Theology for beginners (4): Israel

Sad to say the temptation to “filter” the role of Israel into an end time or merely a preparatory framework minus the more theological-historical input in fact misses the point of the place of Israel in our Christian thinking. Ben’s fourth post broadens our horizons.


Summary: The story of ancient Israel is a story of promise; this is the beginning of the gospel.

In order to tell the gospel, we begin not with Jesus himself but with the history of ancient Israel. The story of Israel begins with a decisive act of God: the Exodus. A Palestinian mountain god known as Yahweh liberates an oppressed tribal group from a life of forced labour in Egypt. Yahweh drives these fugitives forward into a promised future, into a new land where they can find their own home and their own identity.

From the very beginning, then, Israel exists as the people of Yahweh’s promise. Israel’s faith is, from the beginning, a faith that looks to the future on the basis of specific past events and promises. Yahweh has acted decisively for the liberation of Israel; Yahweh has made a covenant with Israel, and has opened Israel’s future with his promises. Thus Israel lives by Yahweh’s promise; she lives by expectation and hope.

When the people of ancient Israel want to understand their place in the world, they tell stories about the patriarchs who had lived before the foundation of Israel, and they narrate the ways in which these patriarchs, too, lived by God’s promise. A herdsman from Ur named Abram leaves his city and the god of his city, and sets out to migrate to a new land which a new god has promised him. Abram has not seen this land of promise, but he and the tribe that follows him live by hope and expectation. Stories like this reinforce the promise-character of Israel’s faith: right from the start even before Israel existed! God has been creating a future for Israel through promises. Here, then, lies the core of Israel’s hope.

Indeed, just as Israel has emerged from the life of nomadic tribes, so too there is always something distinctly nomadic about Israel’s history. Israel is never at rest for long. Her existence is always oriented towards the future; time and again she is forced to rely on Yahweh’s promises; time and again she is driven forward in expectation of a promised future. Throughout her history, Israel remains poised between the past and the future, waiting expectantly for some climactic event, some act of Yahweh which will fulfil every promise and bring Israel’s story to a close.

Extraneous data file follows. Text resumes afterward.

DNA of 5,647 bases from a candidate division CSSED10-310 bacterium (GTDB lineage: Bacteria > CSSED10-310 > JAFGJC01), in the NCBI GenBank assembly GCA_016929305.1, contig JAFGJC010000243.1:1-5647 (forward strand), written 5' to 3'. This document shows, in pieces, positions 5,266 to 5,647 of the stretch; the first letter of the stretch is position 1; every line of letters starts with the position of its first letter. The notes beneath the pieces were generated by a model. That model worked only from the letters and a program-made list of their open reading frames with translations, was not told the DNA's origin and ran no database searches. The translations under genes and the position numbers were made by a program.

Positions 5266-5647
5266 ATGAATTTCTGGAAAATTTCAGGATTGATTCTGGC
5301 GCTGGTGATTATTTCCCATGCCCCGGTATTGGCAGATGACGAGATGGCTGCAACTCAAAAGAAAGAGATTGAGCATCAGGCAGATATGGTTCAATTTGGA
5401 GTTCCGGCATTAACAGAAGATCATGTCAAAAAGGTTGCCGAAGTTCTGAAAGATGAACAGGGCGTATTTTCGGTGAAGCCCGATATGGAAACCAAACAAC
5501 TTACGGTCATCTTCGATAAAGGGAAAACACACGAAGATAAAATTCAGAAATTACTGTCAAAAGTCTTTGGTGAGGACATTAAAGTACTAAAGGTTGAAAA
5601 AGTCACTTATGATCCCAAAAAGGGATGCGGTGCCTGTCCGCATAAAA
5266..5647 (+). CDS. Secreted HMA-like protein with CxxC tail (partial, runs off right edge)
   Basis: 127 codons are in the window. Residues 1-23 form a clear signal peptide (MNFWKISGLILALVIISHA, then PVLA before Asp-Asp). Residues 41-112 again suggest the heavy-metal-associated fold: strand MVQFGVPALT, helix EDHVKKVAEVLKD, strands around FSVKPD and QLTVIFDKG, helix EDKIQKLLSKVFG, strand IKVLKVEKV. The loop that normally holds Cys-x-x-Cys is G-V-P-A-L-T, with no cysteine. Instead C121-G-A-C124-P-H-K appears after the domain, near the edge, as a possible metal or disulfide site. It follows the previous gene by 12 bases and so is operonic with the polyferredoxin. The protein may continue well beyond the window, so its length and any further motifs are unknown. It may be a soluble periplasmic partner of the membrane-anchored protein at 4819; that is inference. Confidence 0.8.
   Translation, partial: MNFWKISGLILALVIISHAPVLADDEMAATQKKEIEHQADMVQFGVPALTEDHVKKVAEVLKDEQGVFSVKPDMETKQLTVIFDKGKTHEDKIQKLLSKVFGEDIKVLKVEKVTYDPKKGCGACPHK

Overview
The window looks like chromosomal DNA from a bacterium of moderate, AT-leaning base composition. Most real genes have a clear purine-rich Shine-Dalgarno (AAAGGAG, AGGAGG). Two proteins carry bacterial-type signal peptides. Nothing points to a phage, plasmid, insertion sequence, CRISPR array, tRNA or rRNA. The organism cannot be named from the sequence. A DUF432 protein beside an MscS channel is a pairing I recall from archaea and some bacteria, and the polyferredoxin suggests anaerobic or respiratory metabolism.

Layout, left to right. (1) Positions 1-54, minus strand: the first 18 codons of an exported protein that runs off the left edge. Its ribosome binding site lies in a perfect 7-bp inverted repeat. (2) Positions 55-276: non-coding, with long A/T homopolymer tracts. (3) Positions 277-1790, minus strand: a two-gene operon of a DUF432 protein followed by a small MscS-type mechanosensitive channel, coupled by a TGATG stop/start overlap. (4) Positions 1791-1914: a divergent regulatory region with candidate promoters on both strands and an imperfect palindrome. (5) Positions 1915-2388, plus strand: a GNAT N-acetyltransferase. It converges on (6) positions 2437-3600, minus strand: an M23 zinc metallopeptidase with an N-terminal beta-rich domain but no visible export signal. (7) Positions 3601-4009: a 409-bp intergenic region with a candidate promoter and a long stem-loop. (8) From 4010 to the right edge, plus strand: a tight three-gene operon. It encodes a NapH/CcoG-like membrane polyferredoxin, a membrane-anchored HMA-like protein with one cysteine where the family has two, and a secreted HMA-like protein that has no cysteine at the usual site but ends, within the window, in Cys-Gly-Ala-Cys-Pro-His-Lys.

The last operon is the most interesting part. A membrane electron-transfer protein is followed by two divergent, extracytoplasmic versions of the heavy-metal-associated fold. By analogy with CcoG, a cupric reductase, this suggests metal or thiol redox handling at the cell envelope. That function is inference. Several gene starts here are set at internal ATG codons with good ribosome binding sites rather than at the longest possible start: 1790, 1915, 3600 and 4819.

It is for just this reason that the Babylonian exile in the sixth century BCE is so shattering to Israel’s faith. In the experience of exile, it seems that Israel’s story has come to an end not the end promised by Yahweh, but an end that contradicts Yahweh’s promise and thus contradicts faith itself. So the prophets interpret this exile as Yahweh’s judgment of his own people. And yet, even while pronouncing judgment on Israel, the prophets also speak in new ways of Yahweh’s unconditional mercy and favour: although Israel has been unfaithful to Yahweh and has not lived by his promise, still Yahweh remains unilaterally faithful to his own promises. In this way the prophets summon Israel back to faith in Yahweh, inviting her to lean forward into the future of Yahweh’s promise.

According to the Old Testament texts, many of the exiled Jews were able to return to their homeland by 538 BCE. But still there is no real fulfilment of promise, no final vindication of Israel, no real climax to Israel’s story. One of the strangest and most unsettling things about the Old Testament is exactly this anti-climactic aspect. Although Yahweh has made promises to Israel, and although Israel’s whole story has been defined by these promises, somehow Israel’s story finally leads nowhere! At the end of her story, there is no fulfilment, no dawning of the promised future, no climax that can give meaning and structure to this story as a whole.

When we read the Old Testament, at the end of this long story we find only promise without fulfilment, suspense without a climax, hope without a future. But the drama of Israel’s history was to find its surprising final act in the first century CE.

Further reading

* Albertz, Rainer. A History of Israelite Religion in the Old Testament Period, Vol. 1 (London: SCM, 1994), pp. 23-66.
* Berkhof, Hendrikus. Christian Faith: An Introduction to the Study of the Faith (Grand Rapids: Eerdmans, 1979), pp. 221-65.
* Jenson, Robert W. Story and Promise: A Brief Theology of the Gospel about Jesus (Philadelphia: Fortress, 1973), pp. 13-31.
* von Rad, Gerhard. Old Testament Theology, Vol. 1 (New York: Harper & Row, 1962).
* Rendtorff, Rolf. The Canonical Hebrew Bible (Leiden: Deo Press, 2005).
* Zimmerli, Walther. Old Testament Theology in Outline (Louisville: John Knox Press, 1978).


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